Around the world, women are still grossly underrepresented in the media. According to Global Media Monitoring Project’s latest report, women made up a mere 19% of experts featured in news stories and only 37% of stories were reported by women. Across all media, women were the central focus of just 10% of news stories.
As a response to the repeated oversight of female expertise, together with a number of female journalists and women involved in media development, we created Interruptrr Africa. It’s a monthly newsletter that highlights female expertise on Africa and African issues. This initiative is part of the European Journalism Centre’s global media development programme No News is Bad News, funded by the Dutch Ministry of Foreign Affairs.
To find out more about the project and the experience of amplifying female voices in media, Marjan Tillmans talked with Elmira Bayrasli, co-founder Foreign Policy Interrupted (FPI), Vicensia Fuko, Interruptrr Africa team member from Tanzania and Kiya Ali, Interruptrr Africa team member from Ethiopia.
Can you tell us about the (hi)story of this project? How did it come about?
Elmira: Interruptrr Africa is a spinoff of Foreign Policy Interrupted that was launched in 2014, in response to the repeated oversight of female expertise on the op-ed page, on television and radio, and on panels. In addition to providing workshops and mentoring, it launched a weekly newsletter that highlights female expertise.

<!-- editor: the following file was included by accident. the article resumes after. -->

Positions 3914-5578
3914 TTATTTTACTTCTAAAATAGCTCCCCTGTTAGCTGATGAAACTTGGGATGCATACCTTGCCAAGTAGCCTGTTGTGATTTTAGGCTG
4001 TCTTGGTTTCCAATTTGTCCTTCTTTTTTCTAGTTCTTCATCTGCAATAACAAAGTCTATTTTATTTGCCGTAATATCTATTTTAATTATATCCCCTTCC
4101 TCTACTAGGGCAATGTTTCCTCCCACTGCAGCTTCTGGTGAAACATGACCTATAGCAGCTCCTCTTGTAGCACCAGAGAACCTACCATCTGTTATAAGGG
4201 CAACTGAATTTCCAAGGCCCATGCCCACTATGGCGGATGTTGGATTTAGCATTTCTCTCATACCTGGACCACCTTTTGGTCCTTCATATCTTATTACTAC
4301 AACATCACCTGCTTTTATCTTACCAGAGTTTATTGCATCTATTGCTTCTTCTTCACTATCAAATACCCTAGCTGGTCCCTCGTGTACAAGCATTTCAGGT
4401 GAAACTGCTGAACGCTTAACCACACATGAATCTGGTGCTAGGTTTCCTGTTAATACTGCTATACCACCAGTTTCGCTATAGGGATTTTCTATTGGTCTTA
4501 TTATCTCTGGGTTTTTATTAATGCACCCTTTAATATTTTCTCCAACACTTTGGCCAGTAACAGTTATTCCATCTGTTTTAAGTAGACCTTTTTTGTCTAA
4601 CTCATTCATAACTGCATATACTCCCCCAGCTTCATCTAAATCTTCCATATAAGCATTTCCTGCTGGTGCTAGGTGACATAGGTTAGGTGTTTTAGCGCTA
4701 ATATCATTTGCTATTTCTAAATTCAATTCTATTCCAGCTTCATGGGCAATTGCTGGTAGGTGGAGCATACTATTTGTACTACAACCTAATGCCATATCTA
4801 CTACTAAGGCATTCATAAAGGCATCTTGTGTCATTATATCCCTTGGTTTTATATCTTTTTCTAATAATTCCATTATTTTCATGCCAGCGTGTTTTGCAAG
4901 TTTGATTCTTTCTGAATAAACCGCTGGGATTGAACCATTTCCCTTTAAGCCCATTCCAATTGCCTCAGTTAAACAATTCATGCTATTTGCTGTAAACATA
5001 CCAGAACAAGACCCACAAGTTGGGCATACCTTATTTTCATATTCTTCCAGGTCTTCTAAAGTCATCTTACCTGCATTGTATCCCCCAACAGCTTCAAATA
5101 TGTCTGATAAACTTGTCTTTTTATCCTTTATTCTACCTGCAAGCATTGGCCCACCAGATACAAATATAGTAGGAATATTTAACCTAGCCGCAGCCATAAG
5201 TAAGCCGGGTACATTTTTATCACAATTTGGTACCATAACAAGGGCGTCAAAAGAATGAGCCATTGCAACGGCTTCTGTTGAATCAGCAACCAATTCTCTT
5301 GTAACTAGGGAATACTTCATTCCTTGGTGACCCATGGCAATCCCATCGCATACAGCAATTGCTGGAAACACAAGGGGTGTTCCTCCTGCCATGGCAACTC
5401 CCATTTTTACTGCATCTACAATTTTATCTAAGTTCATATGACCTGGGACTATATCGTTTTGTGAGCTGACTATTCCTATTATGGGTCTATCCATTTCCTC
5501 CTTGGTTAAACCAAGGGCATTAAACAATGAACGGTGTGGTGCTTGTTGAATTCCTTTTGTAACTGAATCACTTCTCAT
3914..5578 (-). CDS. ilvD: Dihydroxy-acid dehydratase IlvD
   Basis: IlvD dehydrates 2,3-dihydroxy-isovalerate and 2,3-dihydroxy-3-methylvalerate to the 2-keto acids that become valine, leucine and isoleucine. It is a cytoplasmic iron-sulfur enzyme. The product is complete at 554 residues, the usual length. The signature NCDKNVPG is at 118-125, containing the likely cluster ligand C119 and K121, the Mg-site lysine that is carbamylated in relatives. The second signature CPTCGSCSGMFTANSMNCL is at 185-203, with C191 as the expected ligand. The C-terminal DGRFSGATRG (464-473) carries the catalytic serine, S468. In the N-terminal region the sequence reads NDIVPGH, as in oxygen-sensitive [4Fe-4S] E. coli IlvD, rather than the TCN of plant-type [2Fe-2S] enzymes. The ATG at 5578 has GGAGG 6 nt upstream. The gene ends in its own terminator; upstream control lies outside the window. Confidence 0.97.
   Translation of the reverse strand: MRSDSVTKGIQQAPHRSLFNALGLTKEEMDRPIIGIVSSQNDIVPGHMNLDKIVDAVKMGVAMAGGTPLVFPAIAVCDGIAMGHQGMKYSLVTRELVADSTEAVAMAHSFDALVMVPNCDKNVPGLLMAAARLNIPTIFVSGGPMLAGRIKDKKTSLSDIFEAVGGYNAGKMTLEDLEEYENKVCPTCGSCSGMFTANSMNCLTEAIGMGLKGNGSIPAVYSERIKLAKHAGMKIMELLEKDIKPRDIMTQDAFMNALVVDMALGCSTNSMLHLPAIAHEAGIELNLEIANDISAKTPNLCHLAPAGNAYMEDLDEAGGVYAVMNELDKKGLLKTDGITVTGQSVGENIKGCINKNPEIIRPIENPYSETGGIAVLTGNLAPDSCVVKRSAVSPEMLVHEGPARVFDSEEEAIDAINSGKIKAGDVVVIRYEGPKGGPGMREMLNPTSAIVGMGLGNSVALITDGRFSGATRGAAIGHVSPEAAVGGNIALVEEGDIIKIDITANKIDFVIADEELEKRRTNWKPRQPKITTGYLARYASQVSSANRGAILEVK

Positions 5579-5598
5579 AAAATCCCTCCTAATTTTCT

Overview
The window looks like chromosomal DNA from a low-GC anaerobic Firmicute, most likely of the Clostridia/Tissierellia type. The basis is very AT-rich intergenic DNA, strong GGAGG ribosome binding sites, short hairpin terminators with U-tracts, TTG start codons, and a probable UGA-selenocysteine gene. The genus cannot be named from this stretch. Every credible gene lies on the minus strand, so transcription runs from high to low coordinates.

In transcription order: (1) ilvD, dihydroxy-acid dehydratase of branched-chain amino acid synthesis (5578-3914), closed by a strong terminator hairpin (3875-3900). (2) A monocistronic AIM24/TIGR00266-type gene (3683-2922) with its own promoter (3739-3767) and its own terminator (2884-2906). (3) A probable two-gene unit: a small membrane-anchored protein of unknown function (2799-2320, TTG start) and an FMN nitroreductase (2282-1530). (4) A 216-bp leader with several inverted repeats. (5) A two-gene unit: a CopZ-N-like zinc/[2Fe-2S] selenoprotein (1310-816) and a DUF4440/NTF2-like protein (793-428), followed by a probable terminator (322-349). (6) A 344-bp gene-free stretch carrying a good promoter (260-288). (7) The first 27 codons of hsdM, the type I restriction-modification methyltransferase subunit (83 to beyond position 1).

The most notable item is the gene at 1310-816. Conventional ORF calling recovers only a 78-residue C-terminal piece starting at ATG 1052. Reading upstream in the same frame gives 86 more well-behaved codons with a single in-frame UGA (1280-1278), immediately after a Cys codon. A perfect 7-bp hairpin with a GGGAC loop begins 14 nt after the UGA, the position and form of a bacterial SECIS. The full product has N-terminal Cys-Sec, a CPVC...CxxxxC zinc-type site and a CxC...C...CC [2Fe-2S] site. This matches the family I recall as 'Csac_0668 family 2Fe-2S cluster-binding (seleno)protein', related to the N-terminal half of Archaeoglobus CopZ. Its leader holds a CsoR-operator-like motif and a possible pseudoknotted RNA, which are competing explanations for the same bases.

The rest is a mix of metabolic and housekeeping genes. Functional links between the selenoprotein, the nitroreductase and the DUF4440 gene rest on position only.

The European Journalism Centre approached me about partnering on it. Together we piloted an initiative in Kenya — Kenya Interrupted. Interruptrr Africa is an outgrowth of that.
Vicensia: The Interruptrr Africa story, in my opinion, is a journey. It’s a journey of adventure, encouragement and exploration of new horizons that shapes the community and provides a space for women journalists in Africa.
What makes it special in your opinion, and why a project like this is needed?
Kiya: In my opinion, there are three reasons that make the project special. The first one is it helps to elevate women’s voices on issues that are mainly reported on by men.
This will help the world to perceive issues in Africa from the other perspective. The other one is it will challenge gender ratio and promote equality. In addition, it serves as a networking hub for its members since the contributors are from various corners of the world.
Elmira: There is no lack of initiatives and organisations raising awareness about and working towards gender equality. Interruptrr Africa stands out in that it is going one step further. For FPI, gender equality is important in its impact, not its representation. Women must and need to be included in conversations in order to increase perspectives, strategies, and solutions. This is what makes Interruptrr Africa and the Interruptrr series unique. It looks at women as experts, with value to add, rather than victims who need to be protected and championed.
Are there some challenges you face in your work?
Elmira: Finding media outlets that value women’s voices! It is a struggle to find female bylines on breaking news. Similarly, seeing a female expert share her analysis on a particular event is rare.